6 Natural Dopamine Boosters

Natural Boosts for Dopamine: Enhancing Mood and Focus Holistically

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By Laura Cipullo, Whole Nutrition Services Team

Dopamine is an important neurotransmitter in your brain that is involved in reward, motivation, memory, attention, and regulation of body movements.  When dopamine is released, it creates feelings of pleasure and reward.  You may experience low levels of dopamine when ADHD medication wears off, you are recovering from drug or alcohol abuse, or you find yourself turning to food for hedonic reasons.  If your dopamine levels are not well-regulated on their own, there are some things you can do to naturally increase your dopamine levels.


Daily gratitude journal


Practicing gratitude and positive thinking on a daily basis can change your brain!  The area of the brain responsible for emotions and behavior also controls skills like focus and attention.  Gratitude can result in more creative thinking, increased mental productivity, and wider attention span.1 You can practice gratitude by writing in a daily gratitude journal, doing daily positive affirmations, and giving gratitude to others.


Listen to music


Several brain imaging studies have found that listening to music increases activity in the reward and pleasure areas in the brain, which are high in dopamine receptors.2  One small study found a 9% increase in dopamine levels when individuals listened to instrumental songs.3  Try listening to your favorite song or instrumental music to naturally raise your dopamine levels.




Meditation is a practice that helps clear your mind, focus inward, and lets you notice your thoughts without judgement.  Research shows that the improved mental and physical health benefits from meditation may be due to increased dopamine in the brain.  One study showed a 65% increase in dopamine in experienced meditation teachers after 1 hour of meditation.4  Meditation takes practice; you can try starting with one minute a day or using an app like Calm or Insight Timer.


Touch and Massage


Touch, massage, and hugging are known to have positive effects on decreasing cortisol and increasing dopamine.  Research shows that massage therapy has beneficial effects on a variety of medical conditions and stressful experiences.5  In moments you need a dopamine release, ask a friend or loved one for a hug or massage and even self-massage and touch can release dopamine as well.


Petting an animal


Research shows that owning and taking care of an animal, specifically dogs, can affect our mental health by lowering stress levels and increasing feelings of self-worth.  A number of studies show that petting a dog can release dopamine.6  If you don’t have a dog or another live pet, even petting a stuffed animal or soft pillow can boost dopamine.


Cold exposure


Deliberate cold exposure by taking a cold shower, holding an ice pack, or submerging your body in ice can release dopamine.  Historically, ancient Romans, Greeks, Chinese, and Egyptians have used various forms of cold baths and other therapies as natural treatments for aches and pains.  While this may sound unpleasant, research shows that short bursts of cold showers or other cold exposures significantly increase dopamine levels in the brain.7   Try just a minute or two in a cold shower or holding an ice pack.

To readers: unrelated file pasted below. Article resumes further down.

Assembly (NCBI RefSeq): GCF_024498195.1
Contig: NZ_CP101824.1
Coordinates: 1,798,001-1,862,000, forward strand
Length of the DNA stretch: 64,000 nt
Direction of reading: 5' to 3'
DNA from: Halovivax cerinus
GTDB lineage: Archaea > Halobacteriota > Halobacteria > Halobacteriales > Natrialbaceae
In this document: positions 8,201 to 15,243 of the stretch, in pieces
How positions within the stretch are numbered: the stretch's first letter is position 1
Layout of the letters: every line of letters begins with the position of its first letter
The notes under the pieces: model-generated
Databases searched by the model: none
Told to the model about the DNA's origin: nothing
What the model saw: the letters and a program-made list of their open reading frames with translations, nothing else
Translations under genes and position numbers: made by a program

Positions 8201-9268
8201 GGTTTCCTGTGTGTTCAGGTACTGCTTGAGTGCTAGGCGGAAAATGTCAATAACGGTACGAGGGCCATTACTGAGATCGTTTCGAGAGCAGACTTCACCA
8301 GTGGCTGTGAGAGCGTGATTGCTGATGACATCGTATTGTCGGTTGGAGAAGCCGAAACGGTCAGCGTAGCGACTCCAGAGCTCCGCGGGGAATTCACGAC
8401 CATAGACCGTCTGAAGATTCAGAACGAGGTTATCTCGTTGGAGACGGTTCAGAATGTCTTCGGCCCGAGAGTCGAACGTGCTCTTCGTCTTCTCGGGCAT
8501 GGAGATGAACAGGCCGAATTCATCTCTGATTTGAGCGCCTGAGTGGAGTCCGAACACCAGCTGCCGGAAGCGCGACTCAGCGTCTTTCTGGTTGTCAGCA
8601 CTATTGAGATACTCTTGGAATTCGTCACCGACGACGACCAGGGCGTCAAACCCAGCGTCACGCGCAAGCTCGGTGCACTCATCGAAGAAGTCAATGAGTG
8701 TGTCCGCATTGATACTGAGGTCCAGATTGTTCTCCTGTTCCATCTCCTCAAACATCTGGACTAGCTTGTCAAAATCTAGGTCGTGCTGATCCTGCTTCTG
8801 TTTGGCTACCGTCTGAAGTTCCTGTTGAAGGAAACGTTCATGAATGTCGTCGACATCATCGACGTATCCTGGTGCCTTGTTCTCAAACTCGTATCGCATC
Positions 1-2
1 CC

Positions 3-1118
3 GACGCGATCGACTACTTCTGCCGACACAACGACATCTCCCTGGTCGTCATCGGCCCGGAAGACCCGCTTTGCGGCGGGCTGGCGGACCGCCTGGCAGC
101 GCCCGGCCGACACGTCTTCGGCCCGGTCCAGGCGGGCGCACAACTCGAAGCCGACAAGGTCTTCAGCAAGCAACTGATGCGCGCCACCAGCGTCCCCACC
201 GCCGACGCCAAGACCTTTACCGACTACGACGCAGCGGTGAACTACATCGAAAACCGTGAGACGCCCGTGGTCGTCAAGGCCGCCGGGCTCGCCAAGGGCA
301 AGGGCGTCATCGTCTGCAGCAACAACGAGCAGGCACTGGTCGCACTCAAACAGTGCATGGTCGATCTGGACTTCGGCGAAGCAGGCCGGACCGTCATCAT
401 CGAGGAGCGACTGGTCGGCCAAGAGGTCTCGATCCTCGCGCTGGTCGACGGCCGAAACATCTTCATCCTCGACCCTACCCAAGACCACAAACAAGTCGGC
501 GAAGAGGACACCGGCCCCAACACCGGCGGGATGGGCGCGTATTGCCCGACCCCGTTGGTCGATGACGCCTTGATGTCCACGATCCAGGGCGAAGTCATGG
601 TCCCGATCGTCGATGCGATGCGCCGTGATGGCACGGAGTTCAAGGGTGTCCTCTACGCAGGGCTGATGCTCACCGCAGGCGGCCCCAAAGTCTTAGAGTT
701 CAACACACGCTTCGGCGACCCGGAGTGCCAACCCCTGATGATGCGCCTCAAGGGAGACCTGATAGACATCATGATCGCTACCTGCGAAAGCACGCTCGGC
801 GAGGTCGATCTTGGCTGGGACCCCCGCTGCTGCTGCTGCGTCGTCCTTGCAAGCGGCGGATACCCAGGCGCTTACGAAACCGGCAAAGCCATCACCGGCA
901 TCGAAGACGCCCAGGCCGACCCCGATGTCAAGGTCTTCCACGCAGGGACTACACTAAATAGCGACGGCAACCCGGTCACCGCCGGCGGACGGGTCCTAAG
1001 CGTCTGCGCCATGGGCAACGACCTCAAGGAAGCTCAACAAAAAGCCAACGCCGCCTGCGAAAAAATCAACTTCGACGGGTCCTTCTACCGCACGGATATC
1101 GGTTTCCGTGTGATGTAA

1. Zahn R, Moll J, Paiva M, Garrido G, Krueger F, Huey ED, Grafman J. The neural basis of human social values: evidence from functional MRI. Cereb Cortex. 2009 Feb;19(2):276-83. doi: 10.1093/cercor/bhn080. Epub 2008 May 22. PMID: 18502730; PMCID: PMC2733324.
  2. Koelsch S. Brain correlates of music-evoked emotions. Nat Rev Neurosci. 2014;15(3):170-180. doi:10.1038/nrn3666
  3. Salimpoor VN, Benovoy M, Larcher K, Dagher A, Zatorre RJ. Anatomically distinct dopamine release during anticipation and experience of peak emotion to music. Nat Neurosci. 2011;14(2):257-262. doi:10.1038/nn.2726
  4. Kjaer TW, Bertelsen C, Piccini P, Brooks D, Alving J, Lou HC. Increased dopamine tone during meditation-induced change of consciousness. Brain Res Cogn Brain Res. 2002;13(2):255-259. doi:10.1016/s0926-6410(01)00106-9
  5. Field T, Hernandez-Reif M, Diego M, Schanberg S, Kuhn C. Cortisol decreases and serotonin and dopamine increase following massage therapy. Int J Neurosci. 2005;115(10):1397-1413. doi:10.1080/00207450590956459
  6. Lloyd J, Johnston L, Lewis J. Psychiatric Assistance Dog Use for People Living With Mental Health Disorders. Front Vet Sci. 2019;6:166. Published 2019 Jun 6. doi:10.3389/fvets.2019.00166
  7. Mooventhan A, Nivethitha L. Scientific evidence-based effects of hydrotherapy on various systems of the body. N Am J Med Sci. 2014 May;6(5):199-209. doi: 10.4103/1947-2714.132935. PMID: 24926444; PMCID: PMC4049052.


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